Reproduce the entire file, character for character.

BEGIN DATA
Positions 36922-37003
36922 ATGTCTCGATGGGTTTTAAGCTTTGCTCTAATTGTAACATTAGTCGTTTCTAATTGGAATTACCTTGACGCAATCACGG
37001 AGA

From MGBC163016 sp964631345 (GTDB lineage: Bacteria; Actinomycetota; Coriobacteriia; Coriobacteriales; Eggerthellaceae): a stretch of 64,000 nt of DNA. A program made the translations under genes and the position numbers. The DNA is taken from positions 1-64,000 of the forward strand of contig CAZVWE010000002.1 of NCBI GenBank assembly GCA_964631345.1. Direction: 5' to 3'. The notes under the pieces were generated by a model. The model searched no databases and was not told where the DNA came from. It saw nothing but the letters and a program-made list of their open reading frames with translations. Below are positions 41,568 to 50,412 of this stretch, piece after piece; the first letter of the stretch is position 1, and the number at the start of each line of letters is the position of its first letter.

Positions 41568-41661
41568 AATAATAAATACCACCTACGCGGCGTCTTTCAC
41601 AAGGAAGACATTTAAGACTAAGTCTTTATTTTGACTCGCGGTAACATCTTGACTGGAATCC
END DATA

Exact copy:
Positions 36922-37003
36922 ATGTCTCGATGGGTTTTAAGCTTTGCTCTAATTGTAACATTAGTCGTTTCTAATTGGAATTACCTTGACGCAATCACGG
37001 AGA

From MGBC163016 sp964631345 (GTDB lineage: Bacteria; Actinomycetota; Coriobacteriia; Coriobacteriales; Eggerthellaceae): a stretch of 64,000 nt of DNA. A program made the translations under genes and the position numbers. The DNA is taken from positions 1-64,000 of the forward strand of contig CAZVWE010000002.1 of NCBI GenBank assembly GCA_964631345.1. Direction: 5' to 3'. The notes under the pieces were generated by a model. The model searched no databases and was not told where the DNA came from. It saw nothing but the letters and a program-made list of their open reading frames with translations. Below are positions 41,568 to 50,412 of this stretch, piece after piece; the first letter of the stretch is position 1, and the number at the start of each line of letters is the position of its first letter.

Positions 41568-41661
41568 AATAATAAATACCACCTACGCGGCGTCTTTCAC
41601 AAGGAAGACATTTAAGACTAAGTCTTTATTTTGACTCGCGGTAACATCTTGACTGGAATCC